Is Greg Reyes, the former Brocade Communications Chief Executive, guilty of fraud for backdating stock options if investors didn’t care? That seemed to be the big question for the 9th U.S. Circuit Court of Appeals during today’s argument.
The court better hurry. Reyes is already halfway through his prison term. (He was also ordered to pay a $15 million fine.)
Reyes’ hopes for salvation from the 9th Circuit have worked in the past. Two years ago the court overturned his 2007 conviction based on allegations of prosecutor misconduct. Prosecutors were accused of misstatements about evidence in closing arguments. A second trial resulted in another conviction. The difference is sentences? His original 21-month term was cut to 18-months after the second go-round.
Reyes’ lawyer is no less than Seth Waxman, the former U.S. Solicitor General under President Clinton. Waxman says federal prosecutors couldn’t find investors who cared about the backdating even after putting an ad in the Wall Street Journal asking for some.
“You’re saying this is a failure of proof?” asked Judge Milan Smith to a packed courtroom.
Waxman: “Yes. The government has to prove… has to come up with someone, an investor or expert, who says I care about this and it matters.”
But Smith was also doing some math. During the five-year period the backdated options were an issue, company earnings would have been reduced $950 million, cutting into profits and in some years adding to losses, Waxman acknowledged.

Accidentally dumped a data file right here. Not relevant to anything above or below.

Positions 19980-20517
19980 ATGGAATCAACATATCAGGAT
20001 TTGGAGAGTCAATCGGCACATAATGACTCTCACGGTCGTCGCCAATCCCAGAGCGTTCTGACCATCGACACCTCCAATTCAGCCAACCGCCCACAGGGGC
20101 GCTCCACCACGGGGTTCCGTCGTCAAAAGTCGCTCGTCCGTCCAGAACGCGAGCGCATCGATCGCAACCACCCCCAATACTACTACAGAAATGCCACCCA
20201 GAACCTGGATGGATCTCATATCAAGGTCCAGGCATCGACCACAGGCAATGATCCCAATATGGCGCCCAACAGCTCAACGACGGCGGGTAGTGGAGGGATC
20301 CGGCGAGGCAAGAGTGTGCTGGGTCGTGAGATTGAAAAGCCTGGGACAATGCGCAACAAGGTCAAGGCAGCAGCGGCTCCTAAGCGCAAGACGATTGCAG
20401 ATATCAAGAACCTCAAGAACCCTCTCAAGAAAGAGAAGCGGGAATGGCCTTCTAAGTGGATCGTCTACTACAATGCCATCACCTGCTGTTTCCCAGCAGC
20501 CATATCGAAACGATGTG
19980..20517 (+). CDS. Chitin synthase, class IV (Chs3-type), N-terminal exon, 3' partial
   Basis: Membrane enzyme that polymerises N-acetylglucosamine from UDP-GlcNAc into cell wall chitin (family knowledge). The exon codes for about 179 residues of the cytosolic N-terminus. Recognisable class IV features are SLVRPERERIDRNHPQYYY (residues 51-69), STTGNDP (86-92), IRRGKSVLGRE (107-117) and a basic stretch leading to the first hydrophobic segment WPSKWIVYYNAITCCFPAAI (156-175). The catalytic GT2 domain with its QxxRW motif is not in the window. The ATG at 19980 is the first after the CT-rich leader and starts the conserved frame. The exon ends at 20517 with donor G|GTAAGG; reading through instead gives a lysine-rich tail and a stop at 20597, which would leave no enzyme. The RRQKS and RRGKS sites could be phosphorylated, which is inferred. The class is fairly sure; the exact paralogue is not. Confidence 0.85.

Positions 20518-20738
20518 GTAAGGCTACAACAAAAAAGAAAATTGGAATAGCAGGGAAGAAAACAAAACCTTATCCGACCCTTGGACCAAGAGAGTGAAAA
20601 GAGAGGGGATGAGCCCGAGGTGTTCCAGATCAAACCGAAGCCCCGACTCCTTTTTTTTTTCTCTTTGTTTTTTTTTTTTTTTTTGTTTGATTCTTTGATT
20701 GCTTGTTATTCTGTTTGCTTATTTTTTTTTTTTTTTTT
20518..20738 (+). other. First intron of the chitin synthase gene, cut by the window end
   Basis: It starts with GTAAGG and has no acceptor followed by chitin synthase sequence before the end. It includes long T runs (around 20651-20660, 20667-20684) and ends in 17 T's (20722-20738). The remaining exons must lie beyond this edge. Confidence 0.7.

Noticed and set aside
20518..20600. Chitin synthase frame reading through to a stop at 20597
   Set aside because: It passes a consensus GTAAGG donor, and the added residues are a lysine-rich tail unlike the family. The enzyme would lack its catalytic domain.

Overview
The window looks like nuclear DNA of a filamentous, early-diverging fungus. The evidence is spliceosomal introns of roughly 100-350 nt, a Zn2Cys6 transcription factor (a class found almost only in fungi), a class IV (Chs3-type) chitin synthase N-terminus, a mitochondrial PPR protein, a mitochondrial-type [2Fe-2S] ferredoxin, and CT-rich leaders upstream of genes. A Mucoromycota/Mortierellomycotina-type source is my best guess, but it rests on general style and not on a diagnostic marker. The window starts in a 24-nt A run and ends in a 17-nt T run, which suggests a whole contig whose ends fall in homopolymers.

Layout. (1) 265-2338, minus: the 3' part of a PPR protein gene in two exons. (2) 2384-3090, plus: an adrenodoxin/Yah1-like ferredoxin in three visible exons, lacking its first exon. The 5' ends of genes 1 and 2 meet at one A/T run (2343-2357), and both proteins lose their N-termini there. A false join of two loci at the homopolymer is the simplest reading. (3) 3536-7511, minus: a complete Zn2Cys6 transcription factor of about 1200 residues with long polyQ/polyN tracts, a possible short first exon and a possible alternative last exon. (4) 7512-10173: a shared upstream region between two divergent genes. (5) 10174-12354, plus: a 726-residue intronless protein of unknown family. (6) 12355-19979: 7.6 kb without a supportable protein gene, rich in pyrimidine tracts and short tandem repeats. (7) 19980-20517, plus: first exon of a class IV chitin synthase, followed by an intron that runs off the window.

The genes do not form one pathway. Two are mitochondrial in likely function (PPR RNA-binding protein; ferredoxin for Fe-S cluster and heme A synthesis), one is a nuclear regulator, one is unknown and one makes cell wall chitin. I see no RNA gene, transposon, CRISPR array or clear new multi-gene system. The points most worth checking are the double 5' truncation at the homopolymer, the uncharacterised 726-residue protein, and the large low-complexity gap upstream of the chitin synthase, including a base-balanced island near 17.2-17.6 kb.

In 2003 earnings show a net loss of $136 million. “You’re talking about a significant impact on the company,” said Smith.
The Government’s lawyer, Amber Rosen, replied to Smith’s question of whether prosecutor’s failed to prove their case, “absolutely not.”
She said two government witnesses who advised institutional investors testified that they believed the failure of Brocade to disclose the option expenses was significant to investors and thus material to the question of guilt.
“Gross overstatement of earnings in itself is material,” she said.
Waxman also argued that the prosecutors committed misconduct by telling jurors to ignore certain evidence. That worked to overturn his first conviction.
Reyes was found guilty at a second trial in 2010 of securities fraud and other charges based on the accounting shenanigans that roiled Silicon Valley when a number of firms backdated stock options to get the best share prices and failed to report the cost of options to shareholders.
Reyes was the first chief executive convicted by a jury for options backdating after the government began a crackdown on the practice.
The allegations were that backdating the stock grants to employees inflated company shares because the options costs weren’t reported to shareholders.
The prosecutors said Reyes personally profited by at least $37 million stock sales during the period Brocade’s shares were artificially high.
The three-judge panel includes Judges Ronald Gould, appointed by President Bill Clinton; Smith, appointed by President George W. Bush and Algenon Marbley, a visiting judge from Ohio, also appointed by Clinton.
Case: U.S. v. Reyes, No. 10-10323